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The Other Side of the Tracks

in The Word is Text by

by Gonzo K.O.

It was the middle of the night when I heard a loud noise that woke me up.

Bang! Bang! Bang!

It brought back the memories.

I got out of bed and immediately went to make sure my dog was okay.

I knew already what the noise was without having to second guess, it was gunshots.

Growing up in an area that is not safe was a common thing to hear this noise. Around fourth of July our neighborhood child game was “firework or gunshot”.

As I went near a window, I could hear the neighborhood wake up to see what was going on (I love being Latina because everyone is in everyone’s business and loves to snoop and be a chismoso). I, of course, joined in and went outside.

The scene I was about to walk in was not a good one.

It was dark, and it was unclear at first what had happened, but there was something on the ground, not moving.

There the person was shot, lifeless and facing up at the sky almost as if pleading with a higher power. There was a man shot, he did not look older than 25, and he was dead. As per usual, the cops did not come until an hour after and the neighborhood had to see this. A young man shot to death by gun violence. It was not surprising to me how there was another body in the streets while his body ran down the street.

Now that isn’t something that should be normal, we shouldn’t be so numb to dead bodies and violence that it doesn’t phase us but that is the case not living in a nice neighborhood.

Since I was a child, I was told do not walk down a certain street, do not go to the park at night. As a child hearing this, I thought this was the norm, I thought this is how all children grew up. It was not until I went to a school outside of my neighborhood that I realized this was not  the case, I had other school friends parents not wanting to come over or even let them sleep over and realized it was because of the place I was living in.

I was the child from the poor, gun violence, gang violent streets.

So as I stood there watching from my yard with my family as the police finally arrived, I can see it in the neighbors faces, we are all use to this, we all can see gun violence and gang violence and not be afraid of it. As I was thinking I could overhead another neighbors conversation, “if that was my son I would have beat his ass for being associated with gangs.” I could see a tattoo on the body that was from a well known gang as I heard the women’s conversation.

Are we immune to this? Is this our normal?

I went to school the next day and told my classmates I was super tired since I had a long night because someone got shot. They looked at me with surprised eyes as I said this without any sadness or fear in my voice.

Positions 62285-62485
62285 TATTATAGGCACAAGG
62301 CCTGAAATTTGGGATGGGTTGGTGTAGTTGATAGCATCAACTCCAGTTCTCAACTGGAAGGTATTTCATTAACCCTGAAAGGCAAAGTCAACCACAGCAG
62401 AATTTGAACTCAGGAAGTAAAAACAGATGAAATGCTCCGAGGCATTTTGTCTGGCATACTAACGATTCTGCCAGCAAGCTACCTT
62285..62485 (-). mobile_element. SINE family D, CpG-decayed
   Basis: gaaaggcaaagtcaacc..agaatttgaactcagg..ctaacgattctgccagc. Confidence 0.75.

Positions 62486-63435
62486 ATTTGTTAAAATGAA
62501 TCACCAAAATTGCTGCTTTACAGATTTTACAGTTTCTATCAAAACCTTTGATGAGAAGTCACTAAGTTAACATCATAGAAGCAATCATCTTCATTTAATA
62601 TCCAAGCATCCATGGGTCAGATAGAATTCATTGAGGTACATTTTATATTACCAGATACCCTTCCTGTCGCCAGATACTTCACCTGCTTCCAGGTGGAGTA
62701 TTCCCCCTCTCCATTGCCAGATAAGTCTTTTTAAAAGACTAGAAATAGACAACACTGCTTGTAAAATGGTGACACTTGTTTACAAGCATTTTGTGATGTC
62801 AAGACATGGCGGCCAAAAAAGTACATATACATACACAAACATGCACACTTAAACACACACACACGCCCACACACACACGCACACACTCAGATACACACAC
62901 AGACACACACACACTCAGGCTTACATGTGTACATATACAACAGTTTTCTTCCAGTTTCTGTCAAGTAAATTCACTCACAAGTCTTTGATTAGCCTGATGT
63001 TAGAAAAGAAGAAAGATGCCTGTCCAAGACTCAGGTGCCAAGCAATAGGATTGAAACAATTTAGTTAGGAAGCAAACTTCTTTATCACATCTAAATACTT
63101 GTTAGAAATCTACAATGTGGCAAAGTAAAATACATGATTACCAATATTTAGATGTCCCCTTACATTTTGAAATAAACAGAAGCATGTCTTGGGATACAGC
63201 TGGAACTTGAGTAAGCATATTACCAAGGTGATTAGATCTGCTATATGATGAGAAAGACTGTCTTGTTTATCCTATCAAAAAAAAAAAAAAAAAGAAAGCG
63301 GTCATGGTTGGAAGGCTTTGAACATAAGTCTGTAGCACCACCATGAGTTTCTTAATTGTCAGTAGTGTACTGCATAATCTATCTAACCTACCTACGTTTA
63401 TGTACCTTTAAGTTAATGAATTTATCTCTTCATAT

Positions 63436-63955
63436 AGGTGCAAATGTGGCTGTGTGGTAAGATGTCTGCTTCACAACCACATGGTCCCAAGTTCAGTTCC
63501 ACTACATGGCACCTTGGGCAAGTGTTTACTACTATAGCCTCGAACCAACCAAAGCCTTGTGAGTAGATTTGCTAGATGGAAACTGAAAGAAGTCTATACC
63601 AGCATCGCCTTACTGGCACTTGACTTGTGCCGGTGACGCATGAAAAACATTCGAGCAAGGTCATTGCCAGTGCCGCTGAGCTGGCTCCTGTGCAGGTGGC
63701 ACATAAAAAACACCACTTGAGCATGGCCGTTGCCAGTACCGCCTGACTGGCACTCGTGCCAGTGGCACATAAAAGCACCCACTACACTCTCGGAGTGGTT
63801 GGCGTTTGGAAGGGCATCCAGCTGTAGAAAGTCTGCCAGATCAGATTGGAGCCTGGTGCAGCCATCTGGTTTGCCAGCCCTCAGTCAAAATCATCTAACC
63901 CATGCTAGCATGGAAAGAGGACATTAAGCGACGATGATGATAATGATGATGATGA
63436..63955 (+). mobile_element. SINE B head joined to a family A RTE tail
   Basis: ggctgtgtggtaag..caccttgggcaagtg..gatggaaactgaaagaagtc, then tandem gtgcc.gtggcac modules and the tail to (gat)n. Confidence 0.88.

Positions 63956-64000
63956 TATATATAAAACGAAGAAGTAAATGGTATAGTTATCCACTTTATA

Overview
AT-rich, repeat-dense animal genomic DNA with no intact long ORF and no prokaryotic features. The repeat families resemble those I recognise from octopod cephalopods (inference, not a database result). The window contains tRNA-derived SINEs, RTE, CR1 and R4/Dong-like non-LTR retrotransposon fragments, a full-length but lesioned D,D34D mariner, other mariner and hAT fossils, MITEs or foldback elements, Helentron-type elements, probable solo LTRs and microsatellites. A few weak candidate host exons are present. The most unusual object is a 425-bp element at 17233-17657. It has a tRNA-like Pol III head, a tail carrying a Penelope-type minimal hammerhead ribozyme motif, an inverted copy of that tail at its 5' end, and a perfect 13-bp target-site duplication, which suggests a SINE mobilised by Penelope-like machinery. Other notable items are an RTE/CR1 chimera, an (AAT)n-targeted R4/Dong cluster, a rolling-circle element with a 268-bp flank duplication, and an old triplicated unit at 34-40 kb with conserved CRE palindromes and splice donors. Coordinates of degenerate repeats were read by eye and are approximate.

They asked me for details and when I told them it was from gang violence and the man died, I could see them physically back away from me and try to go somewhere else. We’re they too sensitive? Did I say something wrong? I did not understand.

I talked with my mom later that day and she told me there is stuff that people do not live through so they don’t understand how to handle those situations. I could see my mom had a point, there was no way I could bring this up at my school on the other side of the train tracks in the nice area without being looked at as a freak or a thug.

Is this why I do not see a need for gun control? I know if those gangs wanted guns they would get them. Why is it an issue now? Why was it not an issue when I was a child having to duck when I heard gunshots? Or the first time I saw a dead body from gang violence? Why is this an issue now? Guns have always been here, but when it crosses over the train tracks ,it becomes a big issue. So are they really doing this for the people? Or are they doing this because the gun violence is now in their backyards?

The El Popo Newspaper was first published in 1970 by students concerned about the lack of a Chicana and Chicano perspective in newspapers. As a result, students called the newspaper, El Popo. The paper was named El Popo after the volcano El Popocatepetl. Involved in Chicana/o Movement of the 60’s and 70’s, students saw a connection between the smoke spewing volcano ready to erupt and the student movement ready to engage. Thus, throughout the El Popo’s forty-six years, the name continues to symbolize and to represent the spirit of each generation of students that contribute to the pages of the El Popo Newspaper. Faculty Advisor/Publisher Carlos R. Guerrero, Ph.D.